Synaptic plasticity describes how and why changes in synaptic strengths take place. Early work on uncovering general principles governing synaptic plasticity goes back to the 1950s, with one of the most well-publicized results being often summarised by the mnemonic "what fires together, wires together”. However, this purely correlation-driven learning is but one aspect of a much richer repertoire of dynamics espoused by biological synapses. More recent theories of synaptic plasticity have therefore incorporated additional external signals like errors or rewards. These theories connect the systems-level perspective ("what should the system do?") with the network level ("which dynamics should govern neuronal and synaptic quantities?"). Unfortunately, the design of plasticity rules remains a laborious, manual process and the set of possible rules is large, as the continuous development of new models suggests.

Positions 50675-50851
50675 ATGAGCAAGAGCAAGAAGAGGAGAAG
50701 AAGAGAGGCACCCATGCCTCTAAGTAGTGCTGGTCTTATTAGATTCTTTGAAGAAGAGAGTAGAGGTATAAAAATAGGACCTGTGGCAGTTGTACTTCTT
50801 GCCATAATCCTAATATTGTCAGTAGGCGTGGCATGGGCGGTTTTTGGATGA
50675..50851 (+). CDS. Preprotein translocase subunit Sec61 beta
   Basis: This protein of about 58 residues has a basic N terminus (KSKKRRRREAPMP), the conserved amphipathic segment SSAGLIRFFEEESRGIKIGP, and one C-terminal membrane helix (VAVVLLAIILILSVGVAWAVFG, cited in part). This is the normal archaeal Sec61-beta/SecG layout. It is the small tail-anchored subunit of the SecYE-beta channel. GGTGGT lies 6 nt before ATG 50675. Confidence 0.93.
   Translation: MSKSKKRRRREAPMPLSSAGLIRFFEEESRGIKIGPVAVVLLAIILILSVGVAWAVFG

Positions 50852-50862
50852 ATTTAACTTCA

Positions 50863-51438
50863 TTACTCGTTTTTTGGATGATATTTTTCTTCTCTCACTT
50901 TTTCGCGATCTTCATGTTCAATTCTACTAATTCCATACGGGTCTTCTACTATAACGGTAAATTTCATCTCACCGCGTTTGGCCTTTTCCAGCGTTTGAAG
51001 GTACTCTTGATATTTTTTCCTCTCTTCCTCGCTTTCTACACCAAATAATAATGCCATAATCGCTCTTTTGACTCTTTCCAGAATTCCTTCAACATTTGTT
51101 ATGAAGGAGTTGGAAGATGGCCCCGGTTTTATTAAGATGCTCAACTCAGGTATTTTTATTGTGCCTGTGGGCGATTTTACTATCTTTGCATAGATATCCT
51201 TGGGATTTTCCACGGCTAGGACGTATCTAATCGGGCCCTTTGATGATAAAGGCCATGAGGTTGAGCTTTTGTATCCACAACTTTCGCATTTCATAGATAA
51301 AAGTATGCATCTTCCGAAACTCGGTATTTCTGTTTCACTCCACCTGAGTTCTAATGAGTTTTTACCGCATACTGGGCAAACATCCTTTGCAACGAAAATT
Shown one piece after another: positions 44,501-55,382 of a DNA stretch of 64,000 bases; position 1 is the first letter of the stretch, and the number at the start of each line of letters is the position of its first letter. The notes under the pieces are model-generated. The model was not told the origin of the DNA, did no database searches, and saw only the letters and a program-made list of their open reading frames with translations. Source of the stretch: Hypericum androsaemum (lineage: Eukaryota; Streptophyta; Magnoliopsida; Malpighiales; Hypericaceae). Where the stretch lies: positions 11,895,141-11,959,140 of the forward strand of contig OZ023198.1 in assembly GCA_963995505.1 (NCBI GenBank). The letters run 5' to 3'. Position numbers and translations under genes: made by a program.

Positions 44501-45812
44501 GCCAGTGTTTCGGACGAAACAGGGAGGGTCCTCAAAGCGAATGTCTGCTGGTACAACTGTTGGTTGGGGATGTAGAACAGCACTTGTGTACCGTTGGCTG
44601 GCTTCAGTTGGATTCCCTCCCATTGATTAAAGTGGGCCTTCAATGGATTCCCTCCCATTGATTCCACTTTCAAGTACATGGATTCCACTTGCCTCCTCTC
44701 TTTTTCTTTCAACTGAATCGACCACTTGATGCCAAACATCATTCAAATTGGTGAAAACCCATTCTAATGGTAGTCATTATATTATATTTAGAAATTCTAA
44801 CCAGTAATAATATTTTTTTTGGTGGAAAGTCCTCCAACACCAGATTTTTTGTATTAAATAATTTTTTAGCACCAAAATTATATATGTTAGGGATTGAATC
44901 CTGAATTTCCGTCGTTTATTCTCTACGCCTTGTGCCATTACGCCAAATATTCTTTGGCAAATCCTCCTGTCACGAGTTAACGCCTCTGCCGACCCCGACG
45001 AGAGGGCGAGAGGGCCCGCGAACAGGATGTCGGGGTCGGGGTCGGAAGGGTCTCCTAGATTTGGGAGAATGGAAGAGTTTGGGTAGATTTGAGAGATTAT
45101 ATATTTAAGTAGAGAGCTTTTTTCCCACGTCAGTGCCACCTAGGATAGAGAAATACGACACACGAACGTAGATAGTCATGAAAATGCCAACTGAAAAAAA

In the Neuro-TMA group at the Department of Physiology, University of Bern we are working on supporting this manual process with powerful automated search methods. We leverage modern evolutionary algorithms to discover various suitable plasticity models that allow a simulated neuronal network architecture to solve synthetic tasks from a specific family, for example to navigate towards a goal position in an artificial two-dimensional environment. In particular, we use genetic programming, an algorithm for searching through mathematical expressions loosely inspired by natural evolution (Figure 1), to generate human-interpretable models. This assures our discoveries are amenable to intuitive understanding, fundamental for successful communication and human-guided generalisation. Furthermore, this interpretability allows us to extract the key interactions between biophysical variables giving rise to plasticity. Such insights provide hints about the underlying biophysical processes and also suggest new approaches for experimental neuroscience (Figure 2).